By Peggy Carroll
Charles Craig is an attorney whose work often takes him to the Morris County Administration Building.
And just as often he has viewed the art on the walls, on the floors between two and four, the area known as the Atrium Gallery.
Craig, who is African-American, said he couldn’t help but notice “that none of the images looked like me.”
In fact, there were not even any by African-American artists.
So he decided to do something about it. He and his wife, Victoria, joined with friends Arthur and Jackie Bolden, to put together an exhibit of African- American art for Black History Month
There was no intention, he recalls, of continuing the project beyond that.
What happened still somewhat surprises him. The show proved to be so popular, to attract so many enthusiastic visitors that it stayed up for several months
That was in 1992.
And the first show proved to be exactly that — a “first.”
Now incorporated as the nonprofit organization Art in the Atrium (ATA), the exhibit has returned every year since, drawing both established and emerging artists from across the country and audiences from New York to Washington DC.
It is thought to be the largest showcase of visual African-American art in New Jersey and has given birth to other arts programs – from art education in the schools to jazz brunches.
This week, on Thursday, Jan. 12, 2017, it will mark its 25th anniversary with a gala, fittingly named Silver Soiree, at the Morris Museum, celebrating with its patrons and friends its commitment to support, uplift and provide exposure for African American art in Morris County.
The event also will be the official launch of Rituals and Evocations, a solo show by 78-year-old Philadelphia artist Barbara Bullock, whose intricate creations of paper and paint have been commissioned for the Philadelphia International Airport, the Robert Wood Johnson Foundation and SEPTA Art in Philadelphia.
Her work is part of the permanent collection of the African American Museum in Philadelphia, and institutions from Rutgers to Lafayette College to the Jane Voorhees Zimmer Art Museum.
The gala opens with a dinner – a sell-out, Craig says – with New Jersey native AJ Calloway of NBC’s Extra serving as master of ceremonies. Artists of a different kind, dancers and the string ensemble from the Morristown Neighborhood House will entertain.
This exhibit breaks precedent, Craig noted. It will be held at the Museum, rather than the Atrium – an anniversary special. And it will be the first solo show in its history.
Until now, the exhibit has showcased the work of many artists with multi-faceted talents.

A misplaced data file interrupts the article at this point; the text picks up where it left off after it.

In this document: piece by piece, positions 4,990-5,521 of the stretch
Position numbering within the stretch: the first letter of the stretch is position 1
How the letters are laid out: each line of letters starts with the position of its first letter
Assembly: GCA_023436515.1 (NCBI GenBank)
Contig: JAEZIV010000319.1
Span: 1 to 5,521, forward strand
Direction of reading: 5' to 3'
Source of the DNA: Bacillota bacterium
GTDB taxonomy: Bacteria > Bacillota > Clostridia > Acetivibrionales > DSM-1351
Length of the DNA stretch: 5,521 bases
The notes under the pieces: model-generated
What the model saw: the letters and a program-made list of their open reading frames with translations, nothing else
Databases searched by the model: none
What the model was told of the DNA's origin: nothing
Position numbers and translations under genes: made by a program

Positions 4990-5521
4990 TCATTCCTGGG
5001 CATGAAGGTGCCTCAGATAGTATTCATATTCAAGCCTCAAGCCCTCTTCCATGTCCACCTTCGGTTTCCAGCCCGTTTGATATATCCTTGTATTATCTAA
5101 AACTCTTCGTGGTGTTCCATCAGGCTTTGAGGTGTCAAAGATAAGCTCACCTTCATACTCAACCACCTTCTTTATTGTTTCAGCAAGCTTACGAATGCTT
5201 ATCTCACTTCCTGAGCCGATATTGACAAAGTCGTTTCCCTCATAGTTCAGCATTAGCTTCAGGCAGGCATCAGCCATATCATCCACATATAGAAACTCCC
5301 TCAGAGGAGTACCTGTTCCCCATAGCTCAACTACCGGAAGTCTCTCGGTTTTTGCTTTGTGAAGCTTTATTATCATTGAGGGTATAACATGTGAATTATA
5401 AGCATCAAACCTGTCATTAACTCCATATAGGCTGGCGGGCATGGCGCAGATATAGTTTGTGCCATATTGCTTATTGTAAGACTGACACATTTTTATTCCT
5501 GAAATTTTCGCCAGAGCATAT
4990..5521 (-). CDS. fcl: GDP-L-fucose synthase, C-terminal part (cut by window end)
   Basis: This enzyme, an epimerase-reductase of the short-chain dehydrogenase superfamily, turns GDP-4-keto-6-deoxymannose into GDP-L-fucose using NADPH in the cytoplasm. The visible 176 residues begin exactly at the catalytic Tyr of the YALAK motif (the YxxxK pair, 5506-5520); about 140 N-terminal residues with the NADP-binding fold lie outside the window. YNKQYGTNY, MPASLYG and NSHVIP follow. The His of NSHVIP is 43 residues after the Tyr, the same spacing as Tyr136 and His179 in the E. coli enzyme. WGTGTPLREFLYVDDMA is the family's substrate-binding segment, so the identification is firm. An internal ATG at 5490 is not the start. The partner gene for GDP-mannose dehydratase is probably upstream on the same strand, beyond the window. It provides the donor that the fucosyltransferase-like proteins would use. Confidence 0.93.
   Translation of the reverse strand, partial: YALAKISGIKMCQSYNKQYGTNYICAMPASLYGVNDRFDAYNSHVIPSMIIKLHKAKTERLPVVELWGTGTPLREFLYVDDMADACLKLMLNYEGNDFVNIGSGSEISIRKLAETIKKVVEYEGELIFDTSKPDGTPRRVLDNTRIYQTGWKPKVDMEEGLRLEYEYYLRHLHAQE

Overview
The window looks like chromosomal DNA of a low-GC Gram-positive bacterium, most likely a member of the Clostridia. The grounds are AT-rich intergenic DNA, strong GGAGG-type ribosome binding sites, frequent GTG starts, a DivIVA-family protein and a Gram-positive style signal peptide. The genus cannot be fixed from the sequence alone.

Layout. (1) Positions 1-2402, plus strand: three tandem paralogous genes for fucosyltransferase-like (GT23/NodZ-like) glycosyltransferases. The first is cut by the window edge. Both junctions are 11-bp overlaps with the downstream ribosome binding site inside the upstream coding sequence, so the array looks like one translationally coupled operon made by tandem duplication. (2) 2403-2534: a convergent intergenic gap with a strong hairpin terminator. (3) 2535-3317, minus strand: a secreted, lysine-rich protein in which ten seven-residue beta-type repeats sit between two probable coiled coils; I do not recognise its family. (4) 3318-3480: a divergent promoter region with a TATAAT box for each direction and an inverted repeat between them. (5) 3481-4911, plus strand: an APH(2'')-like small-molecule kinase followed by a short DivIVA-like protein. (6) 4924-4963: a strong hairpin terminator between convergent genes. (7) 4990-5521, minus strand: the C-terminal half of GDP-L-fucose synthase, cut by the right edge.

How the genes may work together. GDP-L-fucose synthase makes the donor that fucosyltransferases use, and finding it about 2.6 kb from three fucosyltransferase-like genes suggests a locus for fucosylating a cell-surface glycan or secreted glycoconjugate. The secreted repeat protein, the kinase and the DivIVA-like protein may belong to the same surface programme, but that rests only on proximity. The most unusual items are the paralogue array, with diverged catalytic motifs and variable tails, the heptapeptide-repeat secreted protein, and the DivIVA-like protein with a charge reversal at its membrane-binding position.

In fact, Craig says, once the idea for the show took root, the first step was to find the art they needed to fill the space.
Here’s where Victoria Craig’s friends came in. She was a member of a group called Black Women in Visual Perspective. Despite its name, there was one outlier: The late Russell Murray.
“He was the only male in the group,” Craig said.
Murray also was a talented artist. He contributed some of his own work and introduced the Craigs and the Bolders (who have since moved to Florida) to other artists. They also gathered art from other artists they knew.
“We brought in and we hung it, “ Craig remembers.
The success of the gallery show brought in other artists who work in many genres of the visual arts.
Atrium exhibits have been diverse: Abstract, sculpture, installation pieces, photos; art on canvas, on wood and metal. “Any form of creative endeavor,” Craig noted.
The show also has won plaudits from the art community as well as the public. Twice –in 2001 and again last year — Art in the Atrium has been named “Arts Organization of the Year” by Morris Arts. Most recently, it was awarded a “culture keeper “ commendation by Bibliophil Inc.
The success of the exhibit led to other endeavors: Seminars for artists and collectors, jazz brunches, and other exhibits. ATA co-sponsors artist residences in the Morris School District for 200- to 500 students each year, awarding an annual scholarship to a student artist, whose work often is exhibited in the show.
And it has established relationships with corporate sponsors who have given their projects support – both financial and moral — from the Morris County Freeholders (who own the county administration building) to Novartis, the pharmaceutical giant.
Novartis owns the largest corporate art collection in the world, Craig said, and Joanne Del Rio, the curator of the collection, has been a supporter of ATA for all of its history. For the past decade, it has conducted what Craig calls “ satellite exhibits” at Novartis.
Del Rio, who has been with Novartis for 28 years, will be among the patrons and supporters who will be awarded “silver” thank you awards during the gala. Hers will be named the “Silver Easel” award.
Others who will be honored:
Rep. Rodney Frelinghuysen (R-11th Dist.), the “Silver Statesman.”
Ralph Alston, CPA, “Silver Dollar.”
Charles and Wanda Stansbury and Dr. Dean Dent and Anita Spivey Dent, “Silver Patrons.”
Morristown Alumnae Chapter of Delta Sigma Theta and Pi Theta Omega Chapter of Alpha Kappa Alpha, “Silver Hostesses.”
Morris County Chapter, Jack and Jill of America, “Silver Greetings.”
Martin Little Catering, caterer for the dinner, “Silver Spoon.”
Bullocks’ exhibit will be on view from Jan. 13 to April 23, 2017. Tickets for dessert and the exhibit opening are still available for $75. Call 973-452-2176 or email here.
Next year, the 26th anniversary, Craig said, will be back in the Atrium where it all started.